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Maternal alcohol consumption: Prevalence and Fetal Alcohol Spectrum Disorder in South Africa

Date Released: Thu, 20 April 2017 15:59 +0200

Globally, alcohol is been identified as a risk factor contributing to ill-health, premature deaths amongst individuals aged between 25-59 years, which is the core of the working age population (European Alcohol and Health Forum, 2011). In Africa, South Africa is labelled as a hard drinking country. It has been reckoned that individuals in South Africa consume about 5 billion litres of alcohol annually (Seggie, 2012). Amongst those who do drink, Health Survey indicate that 18% of women above the age of 15 in the province have ever drunk alcohol and that 10% currently drink (Department of Health, 2007). Rates of foetal alcohol syndrome have been shown to be high in the Northern Cape and Western Cape:  67.2 per 1000 children in two towns in the Northern Cape (Urban et al., 2008); and 68.0–89.2 per 1000  children in the first grade population of a mostly ‘Coloured’ community in the Western Cape (May et al., 2007). Patterns of drinking indicate that Eastern Cape women who drink alcohol tend to drink at harmful or hazardous levels mostly over the weekends (Department of Health, 2007).

Cismaru, M., et al. (2010) indicated that approximately 50% of pregnancies are unplanned, therefore it’s likely that women will binge-drink during those times. Therefore, many women underestimate the possible harms of alcohol consumption, and the invisible effects that can only be apparent in future, such as the extent to which alcohol can damage the foetus. Fetal Alcohol Spectrum Disorder (FASD) is being found to be the common result of alcohol consumption during pregnancy. FASD is an umbrella term of all the conditions that can occur to a person whose mother drank alcohol during pregnancy. These conditions are:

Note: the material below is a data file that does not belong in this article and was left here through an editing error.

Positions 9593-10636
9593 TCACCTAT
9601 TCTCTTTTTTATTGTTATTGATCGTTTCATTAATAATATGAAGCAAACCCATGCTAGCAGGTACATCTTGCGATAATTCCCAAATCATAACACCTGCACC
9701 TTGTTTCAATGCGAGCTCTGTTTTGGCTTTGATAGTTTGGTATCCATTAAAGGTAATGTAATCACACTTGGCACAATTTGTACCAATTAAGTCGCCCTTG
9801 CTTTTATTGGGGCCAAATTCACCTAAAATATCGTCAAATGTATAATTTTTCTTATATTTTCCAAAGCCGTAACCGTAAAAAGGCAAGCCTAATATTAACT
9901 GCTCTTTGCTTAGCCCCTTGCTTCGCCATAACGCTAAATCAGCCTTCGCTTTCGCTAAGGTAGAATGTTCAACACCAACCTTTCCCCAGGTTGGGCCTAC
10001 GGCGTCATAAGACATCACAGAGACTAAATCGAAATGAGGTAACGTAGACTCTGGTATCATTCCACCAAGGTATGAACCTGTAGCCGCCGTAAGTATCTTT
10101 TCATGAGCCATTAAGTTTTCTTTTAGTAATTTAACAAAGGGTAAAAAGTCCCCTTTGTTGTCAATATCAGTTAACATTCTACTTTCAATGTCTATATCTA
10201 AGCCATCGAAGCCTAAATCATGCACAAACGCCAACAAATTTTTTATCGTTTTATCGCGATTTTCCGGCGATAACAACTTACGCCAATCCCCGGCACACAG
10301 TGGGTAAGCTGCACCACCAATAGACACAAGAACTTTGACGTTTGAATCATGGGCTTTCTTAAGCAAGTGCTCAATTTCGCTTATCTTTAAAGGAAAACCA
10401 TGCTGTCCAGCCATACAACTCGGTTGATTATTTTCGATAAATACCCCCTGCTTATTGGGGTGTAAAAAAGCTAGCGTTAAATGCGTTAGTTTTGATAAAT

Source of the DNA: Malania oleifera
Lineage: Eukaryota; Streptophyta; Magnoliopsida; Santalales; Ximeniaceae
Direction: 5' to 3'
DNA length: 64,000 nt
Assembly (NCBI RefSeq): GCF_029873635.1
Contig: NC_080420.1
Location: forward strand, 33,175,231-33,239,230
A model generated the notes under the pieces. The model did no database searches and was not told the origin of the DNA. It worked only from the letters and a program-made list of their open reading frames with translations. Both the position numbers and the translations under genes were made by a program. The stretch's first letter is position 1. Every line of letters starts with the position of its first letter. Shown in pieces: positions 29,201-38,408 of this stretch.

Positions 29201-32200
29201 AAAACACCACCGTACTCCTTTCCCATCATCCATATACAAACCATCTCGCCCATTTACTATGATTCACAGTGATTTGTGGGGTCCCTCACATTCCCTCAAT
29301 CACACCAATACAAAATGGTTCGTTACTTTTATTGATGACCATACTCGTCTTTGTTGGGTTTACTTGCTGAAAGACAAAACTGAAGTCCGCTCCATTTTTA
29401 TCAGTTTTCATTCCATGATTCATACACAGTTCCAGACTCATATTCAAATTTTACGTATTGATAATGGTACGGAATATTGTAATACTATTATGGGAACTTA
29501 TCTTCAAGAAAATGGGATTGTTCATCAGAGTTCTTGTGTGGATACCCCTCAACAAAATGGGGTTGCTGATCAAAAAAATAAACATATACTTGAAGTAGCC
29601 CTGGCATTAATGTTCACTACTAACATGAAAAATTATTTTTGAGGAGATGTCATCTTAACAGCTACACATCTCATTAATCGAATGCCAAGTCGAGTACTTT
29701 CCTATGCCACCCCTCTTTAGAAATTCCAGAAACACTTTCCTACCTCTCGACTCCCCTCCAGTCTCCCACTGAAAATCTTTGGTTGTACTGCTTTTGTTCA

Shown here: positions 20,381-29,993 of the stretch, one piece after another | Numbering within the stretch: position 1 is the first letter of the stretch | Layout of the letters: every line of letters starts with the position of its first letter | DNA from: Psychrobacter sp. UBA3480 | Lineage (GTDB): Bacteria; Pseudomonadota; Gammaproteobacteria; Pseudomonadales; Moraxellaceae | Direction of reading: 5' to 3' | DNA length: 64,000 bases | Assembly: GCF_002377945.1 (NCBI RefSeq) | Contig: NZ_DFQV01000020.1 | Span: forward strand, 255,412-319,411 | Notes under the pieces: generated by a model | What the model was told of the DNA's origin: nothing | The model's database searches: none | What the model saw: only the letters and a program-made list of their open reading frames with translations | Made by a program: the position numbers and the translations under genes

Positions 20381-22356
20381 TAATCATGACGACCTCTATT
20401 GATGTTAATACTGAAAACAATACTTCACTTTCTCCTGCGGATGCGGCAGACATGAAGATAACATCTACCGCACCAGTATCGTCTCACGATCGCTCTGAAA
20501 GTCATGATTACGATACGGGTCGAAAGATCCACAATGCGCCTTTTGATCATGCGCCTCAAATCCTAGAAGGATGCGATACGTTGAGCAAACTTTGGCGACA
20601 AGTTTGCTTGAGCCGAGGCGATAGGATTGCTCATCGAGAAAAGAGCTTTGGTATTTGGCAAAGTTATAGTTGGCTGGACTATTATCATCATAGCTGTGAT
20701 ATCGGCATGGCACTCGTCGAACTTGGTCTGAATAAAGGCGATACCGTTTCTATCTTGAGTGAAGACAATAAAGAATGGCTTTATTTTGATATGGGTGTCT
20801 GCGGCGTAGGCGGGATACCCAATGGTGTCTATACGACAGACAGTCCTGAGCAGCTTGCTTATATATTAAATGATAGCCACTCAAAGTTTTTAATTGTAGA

• Foetal Alcohol Syndrome (FAS), is known to be the most leading one, in which the children display facial anomalies, growth retardation and developmental abnormalities of the central nervous system. In Northern Cape, FAS has shown to be high with 67.2 per 1000 children in two towns (Urban et al., 2008); and in Western Cape FAS has been shown to be 68.0–89.2 per 1000  children in the first grade population of a mostly ‘Coloured’ community in the Western Cape (May et al., 2007)
  • In Partial Foetal Alcohol Syndrome (PFAS), children display the typical facial features as well as abnormalities in one of the other areas (growth, central nervous system structure or function)
  • Other teratogenic effects of alcohol include Alcohol-Related Birth Defects (ARBD) and Alcohol-Related Neurodevelopmental Disorder (ARND) (Manning & Eugene Hoyme, 2007).

Other effects would be diminished intellectuality, difficulties with learning & memory, and poor judgment. Furthermore, persons with these conditions are likely to drop out from school, and are susceptible to alcohol and drug abuse in years later (Organisation of Teratology Information Specialists, 2014). Although, the safe amount of alcohol use during pregnancy is unknown, drinking any time during pregnancy increases the risks of damaging the unborn child. Therefore, it is recommend that the best thing the mother can do for her unborn child is to further avoid using alcohol while pregnant.


Written by Katlego Molokoe

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Source:Katlego Molokoe